Daily Reading – Tuesday, August 30, 2011

Gavyn Davies: No blueprint from the “big three” at Jackson Hole

Following the Jackson Hole symposium, market attention will be focused on the speeches by Ben Bernanke, Jean-Claude Trichet and Christine Lagarde. Golf used to have its “big three” – Nicklaus, Palmer and Player – and these three officials are clearly the equivalent among economic officials in the world today. With the developed economies apparently still failing to recover from the Great Recession, did they offer a co-ordinated blueprint for action? Not really.

FT Alphaville: Bill Gross has something to say

“I blew it.”

Well, not exactly. But this, we think, might be a first for him…

FT Alphaville: Inter-company, intra-state Chinese lending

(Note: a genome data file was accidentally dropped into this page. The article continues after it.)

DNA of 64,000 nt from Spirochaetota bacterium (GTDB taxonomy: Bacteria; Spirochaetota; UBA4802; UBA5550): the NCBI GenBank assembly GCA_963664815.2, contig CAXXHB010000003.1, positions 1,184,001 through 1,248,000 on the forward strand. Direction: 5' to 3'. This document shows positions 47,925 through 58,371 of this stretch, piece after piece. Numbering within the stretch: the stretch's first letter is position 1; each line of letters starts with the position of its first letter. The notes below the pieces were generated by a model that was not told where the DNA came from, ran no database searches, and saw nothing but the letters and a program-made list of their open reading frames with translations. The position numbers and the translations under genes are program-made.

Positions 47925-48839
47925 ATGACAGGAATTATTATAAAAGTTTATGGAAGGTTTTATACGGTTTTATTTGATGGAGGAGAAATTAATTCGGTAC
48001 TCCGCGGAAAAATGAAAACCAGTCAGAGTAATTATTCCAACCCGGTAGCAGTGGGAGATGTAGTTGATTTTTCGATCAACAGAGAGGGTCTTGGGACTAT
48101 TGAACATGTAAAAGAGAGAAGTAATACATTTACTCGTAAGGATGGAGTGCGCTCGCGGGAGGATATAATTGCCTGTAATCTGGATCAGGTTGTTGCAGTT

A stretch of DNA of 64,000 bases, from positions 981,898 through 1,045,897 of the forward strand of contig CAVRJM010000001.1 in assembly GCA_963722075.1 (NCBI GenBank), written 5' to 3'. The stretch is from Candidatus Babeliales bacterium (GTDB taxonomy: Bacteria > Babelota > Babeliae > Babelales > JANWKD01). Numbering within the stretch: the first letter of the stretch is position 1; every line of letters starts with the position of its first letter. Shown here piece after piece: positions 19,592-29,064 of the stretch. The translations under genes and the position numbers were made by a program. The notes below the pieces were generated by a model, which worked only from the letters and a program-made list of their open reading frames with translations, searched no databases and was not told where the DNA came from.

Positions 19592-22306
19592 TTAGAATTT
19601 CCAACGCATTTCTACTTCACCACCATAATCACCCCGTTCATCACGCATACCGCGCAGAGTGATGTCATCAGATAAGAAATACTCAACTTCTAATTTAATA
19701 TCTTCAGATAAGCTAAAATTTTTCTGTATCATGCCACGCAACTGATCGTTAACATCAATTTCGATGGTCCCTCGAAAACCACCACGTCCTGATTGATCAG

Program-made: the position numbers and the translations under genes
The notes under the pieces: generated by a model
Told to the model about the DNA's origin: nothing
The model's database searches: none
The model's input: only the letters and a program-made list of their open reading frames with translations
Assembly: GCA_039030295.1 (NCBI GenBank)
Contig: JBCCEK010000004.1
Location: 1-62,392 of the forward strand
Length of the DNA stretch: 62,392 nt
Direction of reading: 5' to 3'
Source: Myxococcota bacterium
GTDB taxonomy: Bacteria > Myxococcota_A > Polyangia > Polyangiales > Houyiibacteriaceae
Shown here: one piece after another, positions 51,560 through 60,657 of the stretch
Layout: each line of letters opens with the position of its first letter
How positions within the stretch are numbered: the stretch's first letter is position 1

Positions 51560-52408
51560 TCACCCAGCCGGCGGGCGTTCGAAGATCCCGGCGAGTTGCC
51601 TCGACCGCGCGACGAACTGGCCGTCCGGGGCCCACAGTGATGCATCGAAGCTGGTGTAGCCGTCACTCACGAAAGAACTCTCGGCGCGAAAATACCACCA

Here’s an on-the-ground update of a Chinese practice with some Japanese origins.

the Atlantic: Square, the iPhone Credit Card Machine, Goes Mainstream

I first saw Square’s product when Gizmodo’s Mat Honan whipped one out at a dinner in San Francisco to help us split a check. Here’s how it worked: he ran my credit card through a tiny plastic doohickey (technical term) that attached to his phone. We entered the amount I owed for the pizza, inflated by the price of a couple Belgian beers, and voila, I’d paid him with a credit card.

Gawker: Tim Cook: Apple’s New CEO and the Most Powerful Gay Man in America

In a tragic moment for Steve Jobs, there is a bright spot: Tim Cook, who will succeed Jobs as Apple’s CEO, is an incredibly thorough and detail oriented boss who has revolutionized the way computers are assembled and steadily held the confidence of Apple’s employees and partners. He is also, as we reported in January, destined to become an icon for gay advancement.

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